Panasonic KV-Series Document Scanner Review

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The world seems to be slowly moving towards a paperless society/ecosystem. Many of us pay our bills, read our newspapers and books, communicate with each other and the masses, and manage our lives electronically these days. I cannot tell you the last time I wrote a check or read a physical book. But many of us do have historic paperwork, articles, photos, and/or documents on paper taking up valuable space and often making it difficult to ever search for and/or find what we need. But thankfully, document scanners have evolved a great deal in the last few years, becoming much more capable, reliable, and easier to use. The folks at Panasonic have a new line of compact business class scanners, the KV-S1026C and the KV-S1015C, and asked if we would like to try them out. Since both Bill Kuch and I were looking to reduce our paperwork clutter and organize it electronically, we both raised our hands, and thankfully they sent us each a different model for this joint review.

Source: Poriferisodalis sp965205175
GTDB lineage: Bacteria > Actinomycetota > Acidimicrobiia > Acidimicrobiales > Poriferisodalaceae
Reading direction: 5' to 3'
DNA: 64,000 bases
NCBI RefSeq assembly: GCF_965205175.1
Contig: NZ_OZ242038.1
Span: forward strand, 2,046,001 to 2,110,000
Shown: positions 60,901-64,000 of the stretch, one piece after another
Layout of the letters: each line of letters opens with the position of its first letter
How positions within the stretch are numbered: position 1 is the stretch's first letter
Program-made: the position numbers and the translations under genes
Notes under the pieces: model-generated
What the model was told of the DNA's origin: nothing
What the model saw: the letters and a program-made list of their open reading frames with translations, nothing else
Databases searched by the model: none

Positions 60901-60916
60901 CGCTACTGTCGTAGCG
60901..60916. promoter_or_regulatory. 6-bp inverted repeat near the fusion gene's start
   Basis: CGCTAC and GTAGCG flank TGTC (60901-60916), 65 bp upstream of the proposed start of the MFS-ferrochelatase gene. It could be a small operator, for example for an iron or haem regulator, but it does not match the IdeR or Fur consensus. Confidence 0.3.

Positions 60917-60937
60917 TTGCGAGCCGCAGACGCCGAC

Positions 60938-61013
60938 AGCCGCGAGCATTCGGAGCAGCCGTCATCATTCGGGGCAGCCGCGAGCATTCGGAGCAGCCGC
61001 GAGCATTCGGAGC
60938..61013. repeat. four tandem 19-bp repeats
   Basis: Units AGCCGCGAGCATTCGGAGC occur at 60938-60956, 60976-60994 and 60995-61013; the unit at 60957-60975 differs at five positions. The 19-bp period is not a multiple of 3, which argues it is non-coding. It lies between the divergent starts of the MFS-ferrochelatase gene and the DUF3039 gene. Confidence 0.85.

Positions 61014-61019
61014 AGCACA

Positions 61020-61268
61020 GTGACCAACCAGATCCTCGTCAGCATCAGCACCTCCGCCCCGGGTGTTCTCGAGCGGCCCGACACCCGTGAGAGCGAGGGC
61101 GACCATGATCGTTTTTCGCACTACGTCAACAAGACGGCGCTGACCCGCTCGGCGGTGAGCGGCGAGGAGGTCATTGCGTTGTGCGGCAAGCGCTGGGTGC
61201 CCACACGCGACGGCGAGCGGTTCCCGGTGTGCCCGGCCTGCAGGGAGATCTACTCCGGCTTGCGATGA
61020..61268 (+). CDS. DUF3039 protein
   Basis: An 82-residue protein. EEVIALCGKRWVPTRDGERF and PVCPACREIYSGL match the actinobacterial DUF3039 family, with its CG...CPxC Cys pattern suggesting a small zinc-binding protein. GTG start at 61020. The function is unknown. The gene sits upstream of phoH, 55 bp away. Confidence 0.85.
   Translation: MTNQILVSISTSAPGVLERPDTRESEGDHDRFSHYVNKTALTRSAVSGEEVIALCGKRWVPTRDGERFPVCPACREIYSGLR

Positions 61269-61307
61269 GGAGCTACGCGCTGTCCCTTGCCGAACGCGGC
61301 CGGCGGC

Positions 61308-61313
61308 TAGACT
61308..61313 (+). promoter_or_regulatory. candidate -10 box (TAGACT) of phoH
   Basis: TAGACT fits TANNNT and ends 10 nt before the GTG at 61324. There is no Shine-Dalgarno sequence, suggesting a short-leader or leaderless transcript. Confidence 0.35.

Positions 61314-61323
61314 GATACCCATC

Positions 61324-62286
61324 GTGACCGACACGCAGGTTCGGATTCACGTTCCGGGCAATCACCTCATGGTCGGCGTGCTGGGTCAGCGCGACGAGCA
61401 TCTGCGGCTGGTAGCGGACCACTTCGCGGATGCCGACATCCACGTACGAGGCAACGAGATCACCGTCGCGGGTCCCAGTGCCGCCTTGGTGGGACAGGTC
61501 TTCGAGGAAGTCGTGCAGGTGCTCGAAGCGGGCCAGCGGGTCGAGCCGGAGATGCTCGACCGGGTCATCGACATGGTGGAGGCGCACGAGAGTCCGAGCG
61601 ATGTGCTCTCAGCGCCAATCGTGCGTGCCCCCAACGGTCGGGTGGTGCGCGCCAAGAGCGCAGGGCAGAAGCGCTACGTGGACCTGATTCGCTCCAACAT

My comments will be in normal black text and Bill’s will be in italicized blue. Since the KV scanners are relatively similar, Julie, Bill, and I thought it would be best and most fun to collaborate on this write up.